I also wanted features like hot-reloading (being able to load new versions of the code without restarting the program/losing runtime state). Cakelisp made it possible to implement hot-reloading entirely in "user-space", thanks to code modification.
"Have my cake and eat it too."
By this I mean lose little-to-nothing on metrics I care about, which include build time, runtime performance, overall complexity, and various other things. I looked into several languages in my LanguageTests experiment and found they all had major drawbacks I couldn't accept.
I did not realize when I started Cakelisp how freeing it felt. All of the sudden, I got to decide what made sense to me, not what made sense to previous language designers.
Freedom in syntax
A simple example is type declarations. In C:
const char* myString = "Blah";
The same variable, in Cakelisp:
* (const char)) "Blah")(var my-string (
In my opinion C type declarations are much harder to parse than my explicit type declarations. You need to work backwards from the name to properly interpret the type. The parentheses do add more typing, but they're more clear, machine-parseable, and can be read naturally (e.g. read left to right "pointer to constant character" vs. C's "constant character pointer", which seems worse in my mind).
My form also handles arrays as part of the type:
(var my-array ( 5 int)) rather than
int myArray;, another way it is more consistent, readable, and parsable.
I chose to swap the order of name and type because it places more emphasis on the name. A well-written program will convey more useful information in the name than in the type, so it makes sense to me to have it come first for the reader.
Freedom in process
I also found that having an executable which preprocesses my code exactly how I want it opens the door to a huge amount of awesome features:
- Compile-time code execution. "Macros" and "Generators" are defined in-line with the rest of your code, making them feel like a natural part of your code. Defining them in-line makes it acceptable to add one-off macros, whereas adding such a thing to an external code generator would quickly become unmaintainable
- Build optimization. A recent idea I discovered is automatically creating precompiled headers for large batches of 3rd-party headers. This would be a complex task that would need to be integrated in whatever build system you use, whereas Cakelisp can have it built-in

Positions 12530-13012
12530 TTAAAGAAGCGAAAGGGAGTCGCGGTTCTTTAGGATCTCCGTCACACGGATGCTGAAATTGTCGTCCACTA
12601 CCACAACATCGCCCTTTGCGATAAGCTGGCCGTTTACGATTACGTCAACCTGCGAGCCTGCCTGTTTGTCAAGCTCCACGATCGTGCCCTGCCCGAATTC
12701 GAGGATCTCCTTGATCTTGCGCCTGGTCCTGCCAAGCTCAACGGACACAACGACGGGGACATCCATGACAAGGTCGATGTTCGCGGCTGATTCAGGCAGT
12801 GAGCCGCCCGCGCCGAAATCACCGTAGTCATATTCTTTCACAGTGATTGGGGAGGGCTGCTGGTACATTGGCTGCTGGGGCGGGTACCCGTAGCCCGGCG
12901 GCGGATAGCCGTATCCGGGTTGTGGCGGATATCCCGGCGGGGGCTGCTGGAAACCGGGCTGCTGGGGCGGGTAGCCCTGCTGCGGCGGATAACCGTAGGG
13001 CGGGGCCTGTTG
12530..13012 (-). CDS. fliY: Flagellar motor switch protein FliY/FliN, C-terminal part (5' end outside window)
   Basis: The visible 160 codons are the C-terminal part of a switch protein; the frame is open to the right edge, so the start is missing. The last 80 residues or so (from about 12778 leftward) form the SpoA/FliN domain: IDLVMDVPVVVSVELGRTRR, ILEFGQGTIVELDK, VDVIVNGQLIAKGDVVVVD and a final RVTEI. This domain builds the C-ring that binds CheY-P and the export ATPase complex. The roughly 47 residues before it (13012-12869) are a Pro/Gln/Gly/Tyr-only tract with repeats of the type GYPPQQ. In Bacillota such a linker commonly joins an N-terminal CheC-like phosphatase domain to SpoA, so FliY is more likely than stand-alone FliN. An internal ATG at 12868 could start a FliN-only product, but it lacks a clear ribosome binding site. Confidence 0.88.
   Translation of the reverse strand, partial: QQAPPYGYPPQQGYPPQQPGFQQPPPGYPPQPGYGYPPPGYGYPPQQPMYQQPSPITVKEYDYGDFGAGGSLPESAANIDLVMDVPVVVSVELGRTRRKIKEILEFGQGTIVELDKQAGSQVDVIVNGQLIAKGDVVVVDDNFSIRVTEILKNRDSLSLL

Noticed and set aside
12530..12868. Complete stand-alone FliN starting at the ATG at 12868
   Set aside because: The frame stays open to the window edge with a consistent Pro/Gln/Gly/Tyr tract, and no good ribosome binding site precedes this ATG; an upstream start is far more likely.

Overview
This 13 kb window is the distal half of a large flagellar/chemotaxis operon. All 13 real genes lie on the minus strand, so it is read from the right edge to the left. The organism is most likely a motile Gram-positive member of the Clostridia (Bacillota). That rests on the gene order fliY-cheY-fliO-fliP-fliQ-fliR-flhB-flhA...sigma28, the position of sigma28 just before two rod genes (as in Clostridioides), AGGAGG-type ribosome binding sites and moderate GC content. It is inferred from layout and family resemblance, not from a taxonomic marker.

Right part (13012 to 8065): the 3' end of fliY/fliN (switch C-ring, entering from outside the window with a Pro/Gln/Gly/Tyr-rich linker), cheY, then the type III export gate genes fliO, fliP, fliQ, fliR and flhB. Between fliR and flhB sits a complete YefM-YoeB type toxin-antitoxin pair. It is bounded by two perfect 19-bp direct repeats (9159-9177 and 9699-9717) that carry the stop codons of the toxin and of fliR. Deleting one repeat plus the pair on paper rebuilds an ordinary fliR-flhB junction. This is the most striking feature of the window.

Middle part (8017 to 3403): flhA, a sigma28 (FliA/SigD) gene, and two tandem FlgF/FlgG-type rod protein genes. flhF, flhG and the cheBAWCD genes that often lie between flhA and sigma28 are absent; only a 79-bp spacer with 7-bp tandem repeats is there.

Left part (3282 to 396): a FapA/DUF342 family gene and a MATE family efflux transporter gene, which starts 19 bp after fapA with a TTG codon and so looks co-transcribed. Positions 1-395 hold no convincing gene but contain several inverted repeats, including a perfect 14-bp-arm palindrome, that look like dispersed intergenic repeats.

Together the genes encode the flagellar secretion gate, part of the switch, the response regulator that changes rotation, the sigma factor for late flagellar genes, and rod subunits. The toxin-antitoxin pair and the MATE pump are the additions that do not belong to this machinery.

- Other data processing. Compile-time code execution means you can do things like prepare assets, download 3rd-party code, run tests, etc. without having to set up all these additional tools
I was inspired by Naughty Dog's use of Game Oriented Assembly Lisp, GOOL, and Racket/Scheme (on their modern titles). I've also taken several ideas from Jonathan Blow's talks on Jai.
I'm a software engineer in the game industry. I've been working since July 2015 at a studio that makes cross-platform MMOs. The company has a custom engine written in C (with some C++).
I experimented with other languages before deciding I needed to write my own.
Now that my goals are clear, I will show you how I approached achieving them.
Cakelisp uses an S-expression-style notation. Here is some Cakelisp code from VocalGame:
* (const char)) (defun-local audio-dump-recorded-buffer (output-filename (* Uint8) buffer ( buffer-size int)* FILE) (fopen output-filename "w")) (var dest-file (unless dest-file ("Could not open file to write data\n") (printf return)) ( 0) (var i int < i buffer-size) (while ("%d %d\n" i (at i buffer)) (fprintf dest-file (incr i)) (fclose dest-file))
There are a few things you can notice from reading this code:
- Types. Cakelisp is strongly- and explicitly-typed. I prefer reading code with explicit types because I can better imagine what the computer is actually doing, and what possibilities I have with each variable
- Name-type order. I talked about this in a previous section. I wanted to emphasize the name of a variable for conveying meaning, especially when you may have many variables of the same type
return. I find I prefer code where return points are made explicit. Lisp will implicitly return the result of the last evaluation
- Lisp-y style. The parentheses, plus keywords like
incr. I matched Lisp only when I didn't have strong opinions for a better notation. I am not trying to create something which is compatible with existing Lisps